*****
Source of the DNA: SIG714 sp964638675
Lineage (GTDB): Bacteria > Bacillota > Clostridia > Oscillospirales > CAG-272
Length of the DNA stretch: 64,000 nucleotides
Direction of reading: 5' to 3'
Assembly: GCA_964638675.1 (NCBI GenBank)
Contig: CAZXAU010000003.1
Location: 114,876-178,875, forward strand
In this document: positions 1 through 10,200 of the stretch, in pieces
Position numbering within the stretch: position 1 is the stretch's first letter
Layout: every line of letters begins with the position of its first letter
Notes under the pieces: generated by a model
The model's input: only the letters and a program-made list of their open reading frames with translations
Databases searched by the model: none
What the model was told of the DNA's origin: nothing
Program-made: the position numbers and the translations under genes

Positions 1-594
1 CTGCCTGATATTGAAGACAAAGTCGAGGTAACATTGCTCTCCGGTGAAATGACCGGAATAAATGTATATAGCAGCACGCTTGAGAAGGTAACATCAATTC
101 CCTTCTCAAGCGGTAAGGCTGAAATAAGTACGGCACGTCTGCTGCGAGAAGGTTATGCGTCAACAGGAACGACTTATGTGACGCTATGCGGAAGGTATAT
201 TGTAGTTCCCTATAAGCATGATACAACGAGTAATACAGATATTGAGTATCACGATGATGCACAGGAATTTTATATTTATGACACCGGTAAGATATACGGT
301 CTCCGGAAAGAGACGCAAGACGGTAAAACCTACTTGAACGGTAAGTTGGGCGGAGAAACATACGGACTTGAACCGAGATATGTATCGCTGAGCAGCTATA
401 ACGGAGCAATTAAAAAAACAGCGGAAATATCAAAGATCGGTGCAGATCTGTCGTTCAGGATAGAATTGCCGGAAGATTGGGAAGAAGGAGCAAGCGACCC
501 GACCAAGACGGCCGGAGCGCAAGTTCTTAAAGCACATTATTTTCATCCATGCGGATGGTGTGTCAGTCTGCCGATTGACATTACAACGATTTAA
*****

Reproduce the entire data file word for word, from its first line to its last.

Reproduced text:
Source of the DNA: SIG714 sp964638675
Lineage (GTDB): Bacteria > Bacillota > Clostridia > Oscillospirales > CAG-272
Length of the DNA stretch: 64,000 nucleotides
Direction of reading: 5' to 3'
Assembly: GCA_964638675.1 (NCBI GenBank)
Contig: CAZXAU010000003.1
Location: 114,876-178,875, forward strand
In this document: positions 1 through 10,200 of the stretch, in pieces
Position numbering within the stretch: position 1 is the stretch's first letter
Layout: every line of letters begins with the position of its first letter
Notes under the pieces: generated by a model
The model's input: only the letters and a program-made list of their open reading frames with translations
Databases searched by the model: none
What the model was told of the DNA's origin: nothing
Program-made: the position numbers and the translations under genes

Positions 1-594
1 CTGCCTGATATTGAAGACAAAGTCGAGGTAACATTGCTCTCCGGTGAAATGACCGGAATAAATGTATATAGCAGCACGCTTGAGAAGGTAACATCAATTC
101 CCTTCTCAAGCGGTAAGGCTGAAATAAGTACGGCACGTCTGCTGCGAGAAGGTTATGCGTCAACAGGAACGACTTATGTGACGCTATGCGGAAGGTATAT
201 TGTAGTTCCCTATAAGCATGATACAACGAGTAATACAGATATTGAGTATCACGATGATGCACAGGAATTTTATATTTATGACACCGGTAAGATATACGGT
301 CTCCGGAAAGAGACGCAAGACGGTAAAACCTACTTGAACGGTAAGTTGGGCGGAGAAACATACGGACTTGAACCGAGATATGTATCGCTGAGCAGCTATA
401 ACGGAGCAATTAAAAAAACAGCGGAAATATCAAAGATCGGTGCAGATCTGTCGTTCAGGATAGAATTGCCGGAAGATTGGGAAGAAGGAGCAAGCGACCC
501 GACCAAGACGGCCGGAGCGCAAGTTCTTAAAGCACATTATTTTCATCCATGCGGATGGTGTGTCAGTCTGCCGATTGACATTACAACGATTTAA